The Protestant America that bristled at Catholic power was largely liberal and mainline. Their objections to Catholicism were cultural. Of course, Evangelicals were anti-Catholic as well, but for somewhat different reasons. They thought Catholicism was theologically mistaken. They would quote the Bible to Catholics. Mainline liberals did not think there were any theological mistakes per se, since theology was not a knowledge tradition that could be mistaken. This is why they would quote Walter Rauschenbausch and George W. Truett rather than the Bible.

    I don’t think anyone can read the Evangelicals and Catholics Together documents and not believe that much thought and reflection has gone in the present alliances between Catholics and Evangelicals. So, I think that Professor Oman’s narrative is not as charitable as it could be.

    I very much enjoyed meeting Professor Oman in person at Princeton several weeks ago. His students are fortunate have such a fine professor.


  5. Nate Oman says:

    Frank: I agree that what I wrote is not as careful as it could be in terms of drawing distinctions between Evangelicals in particular and Protestants in general. My claim however is simply that the current poltical salience of Mormonism among a certain group of Evangelical voters is the latest instance of a tradition of Protestants using Mormonism to hammer out define the limits of politically and publically acceptable religion. I don’t mean to claim that Evangelicals were running the Eisenhower administration. I do think that they played more than a peripheral role in American hostility to Catholicism. To be sure, you are right to point out that it TULIP and biblical inerrantism were hardly the things that caused Northeastern Episcopalian power brokers to turn up their noses at those who went to mass and had surnames ending with a vowel. On the other hand, Evangelicalism has been a potent cultural force in the southeast and the lower great plains for a very, very long time, and it is not as though these were regions of utopian Catholic toleration and acceptance for most of that period.

    I am also not denying that a huge amount of thought has gone into hammering out the legitimacy of the Catholic-Evangelical political alliance. Rather, I take the this lavish intellectual attention as evidence that there was (and to a certain extent still is) considerable theological ambivalence about the alliance. One doesn’t spend hours trying to reconcile something that does’t bother one.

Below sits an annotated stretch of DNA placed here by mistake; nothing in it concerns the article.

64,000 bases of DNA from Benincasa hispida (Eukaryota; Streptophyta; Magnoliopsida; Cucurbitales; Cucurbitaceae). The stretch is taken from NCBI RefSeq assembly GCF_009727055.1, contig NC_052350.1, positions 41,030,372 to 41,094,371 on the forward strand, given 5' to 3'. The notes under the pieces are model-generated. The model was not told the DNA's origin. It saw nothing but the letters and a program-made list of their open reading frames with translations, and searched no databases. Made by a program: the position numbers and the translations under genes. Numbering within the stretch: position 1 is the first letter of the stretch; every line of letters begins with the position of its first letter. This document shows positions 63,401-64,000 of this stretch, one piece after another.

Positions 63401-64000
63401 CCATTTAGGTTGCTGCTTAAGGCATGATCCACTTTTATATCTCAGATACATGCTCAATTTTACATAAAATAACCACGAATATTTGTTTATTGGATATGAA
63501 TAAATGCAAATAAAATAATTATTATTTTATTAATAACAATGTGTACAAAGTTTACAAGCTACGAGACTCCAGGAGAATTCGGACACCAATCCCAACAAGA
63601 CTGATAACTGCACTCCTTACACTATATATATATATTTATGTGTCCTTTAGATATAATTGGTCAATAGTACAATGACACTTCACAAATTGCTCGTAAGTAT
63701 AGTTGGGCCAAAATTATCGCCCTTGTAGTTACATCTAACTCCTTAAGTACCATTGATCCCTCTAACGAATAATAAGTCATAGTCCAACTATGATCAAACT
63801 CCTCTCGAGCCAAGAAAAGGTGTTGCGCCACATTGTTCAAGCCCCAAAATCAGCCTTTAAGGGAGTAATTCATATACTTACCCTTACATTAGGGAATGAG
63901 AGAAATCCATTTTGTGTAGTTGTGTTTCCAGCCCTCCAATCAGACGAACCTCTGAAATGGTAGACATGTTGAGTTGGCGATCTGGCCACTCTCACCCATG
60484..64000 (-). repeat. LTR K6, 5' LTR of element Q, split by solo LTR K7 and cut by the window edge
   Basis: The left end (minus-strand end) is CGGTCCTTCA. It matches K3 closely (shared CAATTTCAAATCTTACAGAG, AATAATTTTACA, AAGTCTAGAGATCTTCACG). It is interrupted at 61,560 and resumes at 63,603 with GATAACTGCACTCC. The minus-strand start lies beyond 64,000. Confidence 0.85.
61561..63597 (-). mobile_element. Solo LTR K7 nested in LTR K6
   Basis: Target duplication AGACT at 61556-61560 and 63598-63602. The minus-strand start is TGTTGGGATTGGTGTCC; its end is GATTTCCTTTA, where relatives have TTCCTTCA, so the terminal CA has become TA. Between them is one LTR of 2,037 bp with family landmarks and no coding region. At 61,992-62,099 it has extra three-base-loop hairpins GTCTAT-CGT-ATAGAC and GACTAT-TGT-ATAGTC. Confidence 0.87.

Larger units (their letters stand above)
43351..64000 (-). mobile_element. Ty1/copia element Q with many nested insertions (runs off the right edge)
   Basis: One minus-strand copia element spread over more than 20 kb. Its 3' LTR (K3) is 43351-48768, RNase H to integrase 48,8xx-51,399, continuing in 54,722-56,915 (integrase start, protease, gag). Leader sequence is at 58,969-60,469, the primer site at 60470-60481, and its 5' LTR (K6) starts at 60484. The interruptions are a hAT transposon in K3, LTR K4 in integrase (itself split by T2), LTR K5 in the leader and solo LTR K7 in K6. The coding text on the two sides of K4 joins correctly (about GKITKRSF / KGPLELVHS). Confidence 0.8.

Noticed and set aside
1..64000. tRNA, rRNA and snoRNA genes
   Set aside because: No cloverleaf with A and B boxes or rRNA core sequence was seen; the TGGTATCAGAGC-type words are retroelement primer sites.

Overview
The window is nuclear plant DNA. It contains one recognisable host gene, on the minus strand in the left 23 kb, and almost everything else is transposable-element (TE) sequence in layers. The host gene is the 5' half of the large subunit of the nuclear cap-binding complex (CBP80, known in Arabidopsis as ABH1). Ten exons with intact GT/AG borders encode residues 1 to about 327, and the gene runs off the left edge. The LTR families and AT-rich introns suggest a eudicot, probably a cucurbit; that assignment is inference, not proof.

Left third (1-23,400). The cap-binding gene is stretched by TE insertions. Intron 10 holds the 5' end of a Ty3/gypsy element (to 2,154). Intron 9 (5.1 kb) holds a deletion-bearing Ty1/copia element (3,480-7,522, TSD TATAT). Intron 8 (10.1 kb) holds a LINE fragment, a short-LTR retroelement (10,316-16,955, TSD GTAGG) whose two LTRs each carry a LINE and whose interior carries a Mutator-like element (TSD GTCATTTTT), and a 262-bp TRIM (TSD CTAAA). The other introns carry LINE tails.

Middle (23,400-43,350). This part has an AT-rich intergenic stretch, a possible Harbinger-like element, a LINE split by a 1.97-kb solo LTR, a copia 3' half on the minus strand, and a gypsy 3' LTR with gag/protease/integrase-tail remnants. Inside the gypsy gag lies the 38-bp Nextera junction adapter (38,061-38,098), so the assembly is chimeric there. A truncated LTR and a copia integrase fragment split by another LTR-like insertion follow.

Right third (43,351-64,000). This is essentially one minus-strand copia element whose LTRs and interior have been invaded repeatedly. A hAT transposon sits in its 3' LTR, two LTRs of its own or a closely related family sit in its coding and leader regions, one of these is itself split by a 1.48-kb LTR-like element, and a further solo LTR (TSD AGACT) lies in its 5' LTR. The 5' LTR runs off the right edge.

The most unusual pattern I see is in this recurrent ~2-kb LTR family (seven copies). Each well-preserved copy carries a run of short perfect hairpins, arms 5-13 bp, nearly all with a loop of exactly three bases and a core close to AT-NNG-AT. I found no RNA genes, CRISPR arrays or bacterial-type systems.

6. Christian Miller says:

    Professor Oman, is there any evidence to suggest that had Mormonism not been used as an anvil during the polygamy debates in the nineteenth century that Mormonism would have eventually abandoned the practice?

    I would think there is some difference between behavior compelled by religion that intersects with public life, such as polygamy, and high-falutin’ theological disputes. Arguably the latter has very little impact on the the ability of lay individuals to interact in civil society.

    Sadly, that kind of concern about Mormonism does seem to be misplaced today, however.

  7. Nate Oman says:

    Mr. Miller: You ask a very difficult hypothetical question. Certainly, prior to the late 1880s — after literally thousands of criminal trials and incarcerations — there is simply not much evidence that Mormon leaders were going to abandon polygamy. They thought it had been revealed by God, and I think that most of them were willing to go down fighting rather than abandon it. While they were certainly eager to avoid prosecution, they were willing to go to prison when caught rather than renounce “The Principle.” On the other hand, among younger Mormons there was some rather muted opposition to polygamy. Certainly, polygamy creates massive demographic problems in a population with roughly equal numbers of men and women. All which is to say, internal pressures might have ended Mormon polygamy if the Mormons had been left to their own devices, but it would have been very slow. The reality, of course, is that there is really no way of knowing. Even with the massive federal legal crusade, I think the actual abandonement of the practice by the Mormon church took at least 15 years, so that 1890 is really best thought of as the beginning of the end, rather than the end.

    I certainly think that at some point religion intersects with public life and can be a legitimate source of public concern (and public inspiration for that matter). Hammering out when is difficult.

  8. Joeson says:

    The real issue is the actual doctrine of the LDS church. There have been many stories and opinions but what is the doctrine of the church. We don’t know it and don’t teach it. Until now. Darius Gray and Marvin Perkins have put out a DVD that details all of the scriptures on the issues. It is amazing and answers all of the questions without debate by using the scriptures. It’s called Blacks in the Scriptures.